This report focuses on egg production in Haiti with an emphasis on popular class rural household livelihood strategies. Data is drawn from a review of the literature and contact with farmers, entrepreneurs, merchants, cooperative leaders, and two surveys: a 382 household “Chicken Survey” and a follow-up telephone sub-survey of 91 of the original respondents. Current value of the Haitian egg market is 36 million USD per annum (MARNDR 2014).
Once a special food consumed on Sunday, rice has become the main staple of the Haitian diet, especially among low-income people. Imported rice accounts for the vast bulk (83 percent) of consumption. Current imports total some 380,000 tons annually, at a cost of $200 million a year. The irrigated Artibonite Valley region is, by far, the main rice production area in Haiti, accounting for up to 80 percent of national production.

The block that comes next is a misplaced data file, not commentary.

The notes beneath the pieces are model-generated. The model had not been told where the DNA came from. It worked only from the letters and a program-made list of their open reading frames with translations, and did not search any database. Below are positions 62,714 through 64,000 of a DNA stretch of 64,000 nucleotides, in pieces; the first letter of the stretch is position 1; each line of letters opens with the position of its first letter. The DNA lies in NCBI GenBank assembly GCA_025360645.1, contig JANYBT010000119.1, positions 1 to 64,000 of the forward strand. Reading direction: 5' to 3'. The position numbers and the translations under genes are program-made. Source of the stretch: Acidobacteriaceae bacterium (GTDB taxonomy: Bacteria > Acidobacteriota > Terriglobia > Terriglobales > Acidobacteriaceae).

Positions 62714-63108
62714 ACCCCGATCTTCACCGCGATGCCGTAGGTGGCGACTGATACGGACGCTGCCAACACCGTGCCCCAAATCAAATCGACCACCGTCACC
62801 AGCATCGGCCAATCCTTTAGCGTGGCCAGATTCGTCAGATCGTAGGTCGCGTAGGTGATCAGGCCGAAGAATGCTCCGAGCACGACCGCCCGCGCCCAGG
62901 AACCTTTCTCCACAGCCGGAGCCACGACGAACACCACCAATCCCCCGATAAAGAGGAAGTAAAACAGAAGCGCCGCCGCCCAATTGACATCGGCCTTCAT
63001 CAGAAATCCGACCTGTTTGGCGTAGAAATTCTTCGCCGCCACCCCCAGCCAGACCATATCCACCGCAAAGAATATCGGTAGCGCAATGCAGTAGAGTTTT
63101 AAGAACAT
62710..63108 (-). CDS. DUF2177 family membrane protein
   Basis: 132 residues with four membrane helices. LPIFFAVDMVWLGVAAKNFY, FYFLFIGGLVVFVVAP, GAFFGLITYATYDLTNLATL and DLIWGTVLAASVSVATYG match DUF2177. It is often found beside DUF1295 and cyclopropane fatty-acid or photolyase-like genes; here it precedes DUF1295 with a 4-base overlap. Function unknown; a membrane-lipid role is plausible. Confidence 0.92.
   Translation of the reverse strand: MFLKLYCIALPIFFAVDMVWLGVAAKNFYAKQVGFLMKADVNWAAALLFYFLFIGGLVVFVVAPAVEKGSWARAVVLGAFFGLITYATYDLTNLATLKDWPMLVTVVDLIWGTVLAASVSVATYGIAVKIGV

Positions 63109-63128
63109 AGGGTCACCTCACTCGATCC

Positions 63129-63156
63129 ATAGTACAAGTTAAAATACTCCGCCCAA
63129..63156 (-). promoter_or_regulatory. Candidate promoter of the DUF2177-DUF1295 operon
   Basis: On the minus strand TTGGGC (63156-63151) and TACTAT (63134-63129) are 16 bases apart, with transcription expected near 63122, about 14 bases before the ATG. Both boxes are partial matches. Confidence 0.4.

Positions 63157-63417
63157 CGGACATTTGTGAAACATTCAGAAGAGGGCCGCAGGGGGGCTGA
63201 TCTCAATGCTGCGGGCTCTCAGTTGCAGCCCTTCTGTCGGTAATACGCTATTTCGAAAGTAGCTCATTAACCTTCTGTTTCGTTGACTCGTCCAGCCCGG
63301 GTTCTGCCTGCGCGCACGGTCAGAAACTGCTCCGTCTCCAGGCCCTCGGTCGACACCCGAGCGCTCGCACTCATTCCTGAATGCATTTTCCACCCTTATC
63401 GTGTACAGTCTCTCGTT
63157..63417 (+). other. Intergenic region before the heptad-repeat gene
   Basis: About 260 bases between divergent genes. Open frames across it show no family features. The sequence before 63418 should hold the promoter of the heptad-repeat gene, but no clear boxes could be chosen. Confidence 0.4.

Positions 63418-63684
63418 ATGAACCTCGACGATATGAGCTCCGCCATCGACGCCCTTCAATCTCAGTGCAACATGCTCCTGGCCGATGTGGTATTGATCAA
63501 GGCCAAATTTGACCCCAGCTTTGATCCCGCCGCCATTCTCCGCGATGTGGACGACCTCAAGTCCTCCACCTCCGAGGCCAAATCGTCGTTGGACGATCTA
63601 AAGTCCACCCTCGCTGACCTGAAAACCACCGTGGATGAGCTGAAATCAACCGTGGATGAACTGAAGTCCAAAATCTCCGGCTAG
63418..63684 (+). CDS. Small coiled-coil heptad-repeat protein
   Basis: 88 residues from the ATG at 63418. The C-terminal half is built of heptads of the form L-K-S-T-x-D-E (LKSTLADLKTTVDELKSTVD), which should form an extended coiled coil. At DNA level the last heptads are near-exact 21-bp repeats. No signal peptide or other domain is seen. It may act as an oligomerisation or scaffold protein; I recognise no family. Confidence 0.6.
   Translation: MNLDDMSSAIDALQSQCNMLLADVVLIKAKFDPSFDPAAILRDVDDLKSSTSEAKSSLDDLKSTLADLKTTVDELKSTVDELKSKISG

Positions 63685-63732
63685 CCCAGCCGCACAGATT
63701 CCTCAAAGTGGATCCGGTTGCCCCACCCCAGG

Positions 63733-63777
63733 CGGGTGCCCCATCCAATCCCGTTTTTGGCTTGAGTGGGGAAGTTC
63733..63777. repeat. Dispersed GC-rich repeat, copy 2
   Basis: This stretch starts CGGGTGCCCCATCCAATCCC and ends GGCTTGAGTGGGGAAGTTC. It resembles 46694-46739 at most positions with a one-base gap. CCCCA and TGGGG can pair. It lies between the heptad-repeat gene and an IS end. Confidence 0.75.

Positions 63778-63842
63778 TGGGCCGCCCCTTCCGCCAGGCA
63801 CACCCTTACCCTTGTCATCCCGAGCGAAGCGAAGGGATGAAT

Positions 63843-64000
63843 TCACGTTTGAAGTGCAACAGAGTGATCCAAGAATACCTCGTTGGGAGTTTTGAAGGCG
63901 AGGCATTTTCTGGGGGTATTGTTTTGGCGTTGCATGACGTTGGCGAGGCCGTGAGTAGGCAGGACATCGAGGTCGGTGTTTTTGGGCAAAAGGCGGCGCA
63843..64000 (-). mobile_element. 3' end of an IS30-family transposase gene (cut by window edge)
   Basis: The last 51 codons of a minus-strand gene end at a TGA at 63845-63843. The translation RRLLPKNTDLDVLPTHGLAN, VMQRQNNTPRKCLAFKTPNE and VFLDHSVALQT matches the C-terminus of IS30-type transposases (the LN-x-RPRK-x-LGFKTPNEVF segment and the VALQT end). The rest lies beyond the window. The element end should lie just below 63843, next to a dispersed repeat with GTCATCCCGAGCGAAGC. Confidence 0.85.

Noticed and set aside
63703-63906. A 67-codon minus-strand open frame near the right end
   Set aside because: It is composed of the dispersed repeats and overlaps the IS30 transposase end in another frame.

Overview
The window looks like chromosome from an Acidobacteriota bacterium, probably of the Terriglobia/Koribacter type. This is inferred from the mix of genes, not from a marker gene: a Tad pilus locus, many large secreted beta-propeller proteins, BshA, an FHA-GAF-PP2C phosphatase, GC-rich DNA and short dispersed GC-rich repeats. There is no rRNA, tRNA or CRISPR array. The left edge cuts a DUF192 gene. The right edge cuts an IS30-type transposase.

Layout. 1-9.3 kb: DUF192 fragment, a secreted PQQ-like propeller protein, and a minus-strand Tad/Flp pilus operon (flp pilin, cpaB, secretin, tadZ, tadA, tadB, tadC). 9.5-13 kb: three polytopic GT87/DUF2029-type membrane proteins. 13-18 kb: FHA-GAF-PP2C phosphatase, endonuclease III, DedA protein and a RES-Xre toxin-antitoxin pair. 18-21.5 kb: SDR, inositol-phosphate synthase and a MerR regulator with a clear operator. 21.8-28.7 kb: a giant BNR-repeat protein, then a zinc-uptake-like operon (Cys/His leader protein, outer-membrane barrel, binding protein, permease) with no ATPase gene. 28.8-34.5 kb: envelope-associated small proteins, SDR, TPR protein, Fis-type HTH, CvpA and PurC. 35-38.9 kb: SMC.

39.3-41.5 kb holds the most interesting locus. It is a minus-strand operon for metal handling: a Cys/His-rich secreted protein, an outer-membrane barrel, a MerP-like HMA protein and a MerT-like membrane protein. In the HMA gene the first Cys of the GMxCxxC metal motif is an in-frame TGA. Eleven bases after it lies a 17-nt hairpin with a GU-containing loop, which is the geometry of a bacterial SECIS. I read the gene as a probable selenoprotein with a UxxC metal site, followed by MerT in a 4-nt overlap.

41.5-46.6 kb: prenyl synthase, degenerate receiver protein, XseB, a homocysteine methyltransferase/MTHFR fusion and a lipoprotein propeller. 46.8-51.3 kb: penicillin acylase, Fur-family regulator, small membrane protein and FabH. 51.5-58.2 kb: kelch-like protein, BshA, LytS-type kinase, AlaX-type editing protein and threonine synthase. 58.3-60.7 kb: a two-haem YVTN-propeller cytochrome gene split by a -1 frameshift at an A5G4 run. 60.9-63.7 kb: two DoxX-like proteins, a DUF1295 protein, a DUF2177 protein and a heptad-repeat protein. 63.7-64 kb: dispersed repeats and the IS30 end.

This rapid assessment of the Haitian rice value chain was originally prepared in support of Oxfam America’s livelihoods program, to “develop options for a program to support small-scale rice producers so as to improve household income and enhance the country’s food security” (From the assignment terms of reference).
On average, Haitians consume 70,000-80,000 tons of beans per year. The large majority of beans found in Haitian markets are produced locally. In 2009, Haitian farmers produced approximately 80% of beans consumed. Imports usually account for about 10-15%, and food aid accounts for the remaining 5-10%. Imports and food aid fluctuate depending on national production, for example food aid and imports increased in huge proportions following the 2008 cyclones.